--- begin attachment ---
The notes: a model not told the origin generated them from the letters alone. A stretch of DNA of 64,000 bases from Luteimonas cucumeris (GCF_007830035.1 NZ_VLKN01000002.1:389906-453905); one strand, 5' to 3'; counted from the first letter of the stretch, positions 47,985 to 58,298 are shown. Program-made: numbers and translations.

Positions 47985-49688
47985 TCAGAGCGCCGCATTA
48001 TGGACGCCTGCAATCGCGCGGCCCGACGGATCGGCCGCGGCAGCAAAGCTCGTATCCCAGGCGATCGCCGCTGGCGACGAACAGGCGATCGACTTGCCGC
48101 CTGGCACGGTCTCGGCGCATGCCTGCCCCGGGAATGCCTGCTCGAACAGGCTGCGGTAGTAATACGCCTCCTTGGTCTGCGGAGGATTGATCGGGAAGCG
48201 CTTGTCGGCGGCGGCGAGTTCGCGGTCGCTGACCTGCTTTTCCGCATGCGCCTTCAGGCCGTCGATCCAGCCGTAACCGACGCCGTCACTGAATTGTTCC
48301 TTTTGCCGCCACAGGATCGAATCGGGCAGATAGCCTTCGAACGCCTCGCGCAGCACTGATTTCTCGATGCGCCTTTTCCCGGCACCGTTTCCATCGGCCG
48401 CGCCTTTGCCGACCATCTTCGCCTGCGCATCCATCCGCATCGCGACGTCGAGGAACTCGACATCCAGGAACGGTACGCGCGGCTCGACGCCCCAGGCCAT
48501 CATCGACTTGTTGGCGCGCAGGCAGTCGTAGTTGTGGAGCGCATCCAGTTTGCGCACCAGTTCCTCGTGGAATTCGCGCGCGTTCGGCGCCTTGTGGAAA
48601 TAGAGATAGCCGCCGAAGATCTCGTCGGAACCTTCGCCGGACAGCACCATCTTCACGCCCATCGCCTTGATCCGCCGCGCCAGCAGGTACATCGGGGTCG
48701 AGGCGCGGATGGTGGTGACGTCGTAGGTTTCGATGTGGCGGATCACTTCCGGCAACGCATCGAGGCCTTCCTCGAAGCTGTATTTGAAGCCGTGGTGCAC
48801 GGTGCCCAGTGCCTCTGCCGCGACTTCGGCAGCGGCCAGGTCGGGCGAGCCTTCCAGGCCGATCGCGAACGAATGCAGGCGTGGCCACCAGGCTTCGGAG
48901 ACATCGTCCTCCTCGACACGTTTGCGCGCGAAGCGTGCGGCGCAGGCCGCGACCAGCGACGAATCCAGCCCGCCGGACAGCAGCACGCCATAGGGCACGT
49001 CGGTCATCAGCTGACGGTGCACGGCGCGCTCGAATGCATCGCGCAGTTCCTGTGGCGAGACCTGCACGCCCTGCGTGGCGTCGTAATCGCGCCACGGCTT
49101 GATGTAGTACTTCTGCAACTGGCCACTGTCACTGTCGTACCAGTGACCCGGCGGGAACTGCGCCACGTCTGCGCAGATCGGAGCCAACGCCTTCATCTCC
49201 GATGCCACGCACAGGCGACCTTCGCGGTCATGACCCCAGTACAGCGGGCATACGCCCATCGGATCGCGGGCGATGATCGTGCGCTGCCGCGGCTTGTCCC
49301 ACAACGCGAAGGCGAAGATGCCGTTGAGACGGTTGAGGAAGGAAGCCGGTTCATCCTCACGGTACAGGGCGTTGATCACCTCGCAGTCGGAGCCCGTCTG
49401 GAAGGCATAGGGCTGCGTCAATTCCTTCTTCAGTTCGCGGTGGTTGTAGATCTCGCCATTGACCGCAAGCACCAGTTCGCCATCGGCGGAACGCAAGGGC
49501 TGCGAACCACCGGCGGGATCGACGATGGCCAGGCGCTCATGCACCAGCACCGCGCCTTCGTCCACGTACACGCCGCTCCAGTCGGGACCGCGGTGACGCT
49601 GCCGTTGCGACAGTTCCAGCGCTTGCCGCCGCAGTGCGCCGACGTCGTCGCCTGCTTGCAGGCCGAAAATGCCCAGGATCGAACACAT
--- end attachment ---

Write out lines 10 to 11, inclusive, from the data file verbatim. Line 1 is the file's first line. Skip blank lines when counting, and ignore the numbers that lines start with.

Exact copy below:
48601 TAGAGATAGCCGCCGAAGATCTCGTCGGAACCTTCGCCGGACAGCACCATCTTCACGCCCATCGCCTTGATCCGCCGCGCCAGCAGGTACATCGGGGTCG
48701 AGGCGCGGATGGTGGTGACGTCGTAGGTTTCGATGTGGCGGATCACTTCCGGCAACGCATCGAGGCCTTCCTCGAAGCTGTATTTGAAGCCGTGGTGCAC